Riding an elephant is a life time dream for many people. However, most people are unaware of the harm and abuse these elephants go through behind the scenes before and after these tours.
Why shouldn’t I ride an elephant?
As with all activities our family participates in, we research what we are going to do ahead of time as much as we can. When planing our trip to Thailand, we instantly thought of riding elephants in the jungle! However, we changed our minds once we found out how elephants are treated for tourism.
Avoid elephant riding toursAsian Elephants are an endangered species. There about 2500-4000 wild elephants left living in Thailand. There use to be over 100,000 living in Thailand alone! Wild elephants are still illegally captured to use for tourism, trade or pouching for ivory.
Because the demand for riding elephants is still high in Thailand, many companies still participate in this activity. These animals are huge and strong so what is wrong with riding them? Isn’t it just like riding a horse. WRONG!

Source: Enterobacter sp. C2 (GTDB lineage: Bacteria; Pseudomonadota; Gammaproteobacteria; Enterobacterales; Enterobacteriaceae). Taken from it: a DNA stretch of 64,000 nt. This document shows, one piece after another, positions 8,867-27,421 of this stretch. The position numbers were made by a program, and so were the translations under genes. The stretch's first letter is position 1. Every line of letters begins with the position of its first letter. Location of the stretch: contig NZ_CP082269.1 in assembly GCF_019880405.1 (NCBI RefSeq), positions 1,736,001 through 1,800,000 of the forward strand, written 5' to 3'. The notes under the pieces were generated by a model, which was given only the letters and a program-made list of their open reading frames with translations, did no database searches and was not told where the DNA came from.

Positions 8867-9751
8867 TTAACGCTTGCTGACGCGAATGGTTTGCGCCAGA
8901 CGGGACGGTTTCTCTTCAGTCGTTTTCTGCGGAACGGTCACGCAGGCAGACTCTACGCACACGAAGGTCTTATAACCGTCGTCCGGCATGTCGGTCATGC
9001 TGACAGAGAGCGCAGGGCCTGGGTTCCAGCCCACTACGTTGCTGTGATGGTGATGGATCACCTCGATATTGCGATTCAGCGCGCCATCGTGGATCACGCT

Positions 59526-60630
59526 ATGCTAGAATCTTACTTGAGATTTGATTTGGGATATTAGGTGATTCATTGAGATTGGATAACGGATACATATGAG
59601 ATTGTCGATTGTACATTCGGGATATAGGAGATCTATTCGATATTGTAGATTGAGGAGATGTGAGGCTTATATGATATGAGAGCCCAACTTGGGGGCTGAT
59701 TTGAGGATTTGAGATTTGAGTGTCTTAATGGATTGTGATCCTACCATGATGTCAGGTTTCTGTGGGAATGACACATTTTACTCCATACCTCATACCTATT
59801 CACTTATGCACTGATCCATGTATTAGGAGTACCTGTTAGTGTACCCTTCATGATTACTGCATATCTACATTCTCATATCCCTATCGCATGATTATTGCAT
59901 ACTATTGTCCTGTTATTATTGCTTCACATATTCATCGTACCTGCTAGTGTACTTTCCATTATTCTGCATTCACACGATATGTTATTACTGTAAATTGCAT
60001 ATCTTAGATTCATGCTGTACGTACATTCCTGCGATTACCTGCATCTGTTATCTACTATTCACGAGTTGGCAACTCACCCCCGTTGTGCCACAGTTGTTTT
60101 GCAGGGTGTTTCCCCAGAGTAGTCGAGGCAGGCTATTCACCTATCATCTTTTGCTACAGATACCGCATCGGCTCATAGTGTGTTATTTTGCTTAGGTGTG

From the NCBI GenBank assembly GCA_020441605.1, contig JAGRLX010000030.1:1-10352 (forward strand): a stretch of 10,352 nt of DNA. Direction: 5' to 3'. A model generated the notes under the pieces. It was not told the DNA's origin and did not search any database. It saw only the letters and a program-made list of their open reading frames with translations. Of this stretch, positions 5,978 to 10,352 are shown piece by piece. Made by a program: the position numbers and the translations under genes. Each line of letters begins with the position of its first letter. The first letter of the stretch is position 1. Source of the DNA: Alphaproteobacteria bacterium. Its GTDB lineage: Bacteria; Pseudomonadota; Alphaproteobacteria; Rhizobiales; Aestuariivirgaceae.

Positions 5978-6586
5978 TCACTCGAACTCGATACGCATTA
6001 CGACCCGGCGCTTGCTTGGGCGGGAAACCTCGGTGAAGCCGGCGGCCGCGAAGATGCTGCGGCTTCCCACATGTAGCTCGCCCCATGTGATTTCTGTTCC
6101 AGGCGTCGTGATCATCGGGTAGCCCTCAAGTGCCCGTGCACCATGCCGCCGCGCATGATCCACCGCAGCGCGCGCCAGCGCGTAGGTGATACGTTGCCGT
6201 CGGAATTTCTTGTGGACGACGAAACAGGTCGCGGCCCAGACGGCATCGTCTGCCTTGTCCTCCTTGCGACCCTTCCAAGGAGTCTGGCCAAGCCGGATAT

Naturally, wild elephants won’t let humans ride on them and thus need to be tamed before they can be ridden. The taming process in Southeast Asia is very brutal and accomplished when the elephant is very young – the process is called “Phajaan” or “the crush”. First, the baby is taken from its mother, and confined to a very small space like a cage or a hole in the ground. Then the baby is beaten into submission with clubs and pierced with sharp hooks. After this process is done, bull-hooks are used by the keeper to ensure the elephant follows instructions. In addition to the brutal taming process, riding on an elephants back can cause serious harm to their spines.
What is being done to support the elephants?